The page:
Most people have heard of how everyday life works in space. But what about sex? Astronaut Ulrich Walter FOCUS Online reveal whether there was already sex in space.

Many space missions send men and women into space together. It’s easy to speculate: do they have – or don’t they? – so had sex in space. And is that even possible in weightlessness? It is one of the questions that the public is probably secretly particularly interested in space travel and which could also become more relevant against the background of long-term missions in space, for example to Mars.

Ulrich Walter can answer them. Walter is one of the eleven Germans who have ventured into space. In 1993 he was launched into space aboard the shuttle Columbia for ten days. Today the physicist is a professor of space technology at the Technical University of Munich.

Walter reveals the truth in an interview with FOCUS Online: “Yes, there was sex in space.” But the USA did not test it.

“The Americans are a little prudish. They’ve never had sex in space with 100% certainty,” reports Walter. And that, although such an attempt would have been an option for NASA. Eventually she sent a couple out on a mission together. Mark Lee and Jan Davis were on board the shuttle mission STS-47 in 1992 – but they probably didn’t have sex, explains Walter in the documentary Spacetime on N24.

Because NASA made sure that the couple was divided into two non-overlapping shifts, so that one slept when the other was awake and vice versa.

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“Nasa is funded by public money,” explains Walter. You must therefore make sure that nothing of the sort happens. But there are also the Russians – and according to Walter they tested the sex in space.

In 1982, the then 34-year-old Svetlana Savitskaya traveled to the Salyut 7 orbital station for eight days. Two astronauts from the long-term crew were already waiting there. Walter writes in his book “Höllenritt durch Raum und Zeit” (“Hell Ride through Space and Time”) that one can confidently regard this visit as the first attempt at procreation in space. At least that was repeatedly confirmed by the then Russian team doctor. “However, the experiment did not produce any offspring.”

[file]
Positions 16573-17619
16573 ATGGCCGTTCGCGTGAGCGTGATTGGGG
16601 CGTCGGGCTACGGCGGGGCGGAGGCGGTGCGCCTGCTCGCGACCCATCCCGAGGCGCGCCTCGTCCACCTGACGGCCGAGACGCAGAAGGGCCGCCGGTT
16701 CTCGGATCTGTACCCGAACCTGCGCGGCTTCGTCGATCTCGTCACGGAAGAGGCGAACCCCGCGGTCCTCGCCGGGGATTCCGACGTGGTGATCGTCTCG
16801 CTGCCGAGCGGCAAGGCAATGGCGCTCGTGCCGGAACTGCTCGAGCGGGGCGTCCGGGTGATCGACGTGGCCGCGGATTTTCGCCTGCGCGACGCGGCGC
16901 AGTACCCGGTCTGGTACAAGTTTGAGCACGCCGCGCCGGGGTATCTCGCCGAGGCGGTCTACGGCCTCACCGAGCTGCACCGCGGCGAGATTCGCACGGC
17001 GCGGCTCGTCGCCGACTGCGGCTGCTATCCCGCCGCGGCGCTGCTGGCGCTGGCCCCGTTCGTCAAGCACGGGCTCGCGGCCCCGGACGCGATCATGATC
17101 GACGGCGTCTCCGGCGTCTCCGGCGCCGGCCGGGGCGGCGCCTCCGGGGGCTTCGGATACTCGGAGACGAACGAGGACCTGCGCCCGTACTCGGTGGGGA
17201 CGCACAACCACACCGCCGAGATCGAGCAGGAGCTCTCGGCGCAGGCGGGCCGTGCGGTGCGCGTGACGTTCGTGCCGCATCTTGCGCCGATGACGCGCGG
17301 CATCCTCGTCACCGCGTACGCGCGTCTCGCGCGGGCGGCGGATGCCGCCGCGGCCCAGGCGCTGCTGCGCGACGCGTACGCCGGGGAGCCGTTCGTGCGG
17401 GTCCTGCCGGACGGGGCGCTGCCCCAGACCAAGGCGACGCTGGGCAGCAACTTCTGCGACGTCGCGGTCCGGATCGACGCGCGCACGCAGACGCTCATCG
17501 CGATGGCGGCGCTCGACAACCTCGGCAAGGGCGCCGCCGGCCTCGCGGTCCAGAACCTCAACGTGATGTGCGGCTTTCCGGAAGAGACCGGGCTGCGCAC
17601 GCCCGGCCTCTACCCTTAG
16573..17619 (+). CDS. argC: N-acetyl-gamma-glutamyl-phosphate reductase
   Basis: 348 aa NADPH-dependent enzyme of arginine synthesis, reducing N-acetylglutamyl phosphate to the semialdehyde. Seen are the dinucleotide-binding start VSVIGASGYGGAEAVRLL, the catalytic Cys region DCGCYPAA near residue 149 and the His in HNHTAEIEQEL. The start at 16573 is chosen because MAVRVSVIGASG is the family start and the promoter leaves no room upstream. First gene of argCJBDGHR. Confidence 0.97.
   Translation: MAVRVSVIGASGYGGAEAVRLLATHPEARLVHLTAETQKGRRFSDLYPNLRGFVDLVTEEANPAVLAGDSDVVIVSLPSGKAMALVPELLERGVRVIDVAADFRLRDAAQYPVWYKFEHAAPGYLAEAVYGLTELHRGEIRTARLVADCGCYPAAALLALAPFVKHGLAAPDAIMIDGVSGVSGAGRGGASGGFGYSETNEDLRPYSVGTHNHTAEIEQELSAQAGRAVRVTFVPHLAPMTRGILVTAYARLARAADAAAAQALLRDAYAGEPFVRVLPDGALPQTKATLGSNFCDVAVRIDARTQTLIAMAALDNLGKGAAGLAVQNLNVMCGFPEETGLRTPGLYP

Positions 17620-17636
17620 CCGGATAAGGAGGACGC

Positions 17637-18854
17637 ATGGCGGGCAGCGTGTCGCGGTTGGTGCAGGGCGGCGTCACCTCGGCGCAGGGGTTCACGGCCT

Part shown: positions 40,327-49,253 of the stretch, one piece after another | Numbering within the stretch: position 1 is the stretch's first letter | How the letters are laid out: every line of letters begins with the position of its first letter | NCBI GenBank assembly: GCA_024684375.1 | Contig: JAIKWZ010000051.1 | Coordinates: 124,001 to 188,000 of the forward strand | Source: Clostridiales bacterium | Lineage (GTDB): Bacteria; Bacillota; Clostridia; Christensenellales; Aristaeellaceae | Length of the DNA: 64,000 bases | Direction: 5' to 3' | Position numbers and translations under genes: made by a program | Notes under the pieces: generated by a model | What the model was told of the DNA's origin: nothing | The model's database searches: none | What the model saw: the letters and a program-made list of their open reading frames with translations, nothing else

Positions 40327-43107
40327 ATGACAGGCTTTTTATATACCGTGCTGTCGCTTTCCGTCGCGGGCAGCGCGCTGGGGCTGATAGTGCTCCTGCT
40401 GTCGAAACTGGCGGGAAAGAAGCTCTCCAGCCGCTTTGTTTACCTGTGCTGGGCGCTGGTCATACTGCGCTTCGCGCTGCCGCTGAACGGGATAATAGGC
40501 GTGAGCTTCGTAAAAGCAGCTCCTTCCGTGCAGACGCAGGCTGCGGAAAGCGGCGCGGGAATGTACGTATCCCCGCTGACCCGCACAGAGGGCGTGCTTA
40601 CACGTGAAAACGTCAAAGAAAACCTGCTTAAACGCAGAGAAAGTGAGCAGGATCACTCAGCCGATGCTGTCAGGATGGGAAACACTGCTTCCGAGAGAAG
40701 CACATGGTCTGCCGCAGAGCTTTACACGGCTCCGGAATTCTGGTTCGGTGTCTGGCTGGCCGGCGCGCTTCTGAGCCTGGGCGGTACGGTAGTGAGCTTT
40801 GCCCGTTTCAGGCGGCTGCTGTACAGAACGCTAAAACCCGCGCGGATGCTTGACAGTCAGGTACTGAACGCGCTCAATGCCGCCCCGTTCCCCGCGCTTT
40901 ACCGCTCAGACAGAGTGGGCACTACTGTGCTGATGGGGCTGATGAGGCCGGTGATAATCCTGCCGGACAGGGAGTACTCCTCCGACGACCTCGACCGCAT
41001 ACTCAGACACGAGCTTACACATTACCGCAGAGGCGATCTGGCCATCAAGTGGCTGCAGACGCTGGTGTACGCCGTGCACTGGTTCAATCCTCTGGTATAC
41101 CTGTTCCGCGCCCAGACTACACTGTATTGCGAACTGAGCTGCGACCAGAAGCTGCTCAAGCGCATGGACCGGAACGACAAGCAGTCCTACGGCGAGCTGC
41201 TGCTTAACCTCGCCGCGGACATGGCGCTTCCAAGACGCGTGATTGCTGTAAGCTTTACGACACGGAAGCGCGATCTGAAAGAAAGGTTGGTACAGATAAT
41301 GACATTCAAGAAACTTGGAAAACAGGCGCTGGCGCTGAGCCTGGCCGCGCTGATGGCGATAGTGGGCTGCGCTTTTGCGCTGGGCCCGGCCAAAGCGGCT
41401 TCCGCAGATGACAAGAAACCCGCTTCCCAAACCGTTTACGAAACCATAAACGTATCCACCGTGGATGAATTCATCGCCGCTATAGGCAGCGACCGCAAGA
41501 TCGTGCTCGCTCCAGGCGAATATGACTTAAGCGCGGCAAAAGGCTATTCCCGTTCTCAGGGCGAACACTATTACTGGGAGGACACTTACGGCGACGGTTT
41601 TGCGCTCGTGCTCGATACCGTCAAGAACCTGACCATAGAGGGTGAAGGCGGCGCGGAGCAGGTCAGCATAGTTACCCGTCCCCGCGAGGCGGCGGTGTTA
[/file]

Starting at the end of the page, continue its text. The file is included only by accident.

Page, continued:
The sex act in zero gravity is not easy either. There are two ways this could work, reports Walter. To keep the astronauts from drifting apart in weightlessness, you can hold on to a pole. On the other hand, one could also take an example from how the dolphins do it. Dolphins often have sex in threes – two copulating and a third holding the other two together to keep them from drifting apart.

The fun in space would not be very intimate – and certainly not on the international space station ISS: “There is no unobserved place, there is a camera on every corner,” reveals Walter.

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Even sleeping in weightlessness is not easy – because the astronaut does not lie down, he levitates. “It’s a psychological problem,” reveals the astronaut, “because there’s no protection.”

For example, a cozy blanket on the body usually gives the impression of security. But in zero gravity there is nothing. “You have the feeling of being at the mercy of the world,” describes Walter. Therefore, astronauts often sleep poorly and, according to the expert, also take sleeping pills.

Compensation for this is the breathtaking view of the earth from up there. The sun rises and sets every 90 minutes. The view is also completely different from up there: “There is no blue sky when you look out the window,” says Walter. If you don’t look into space in the direction of Earth, you see one thing above all: deep black.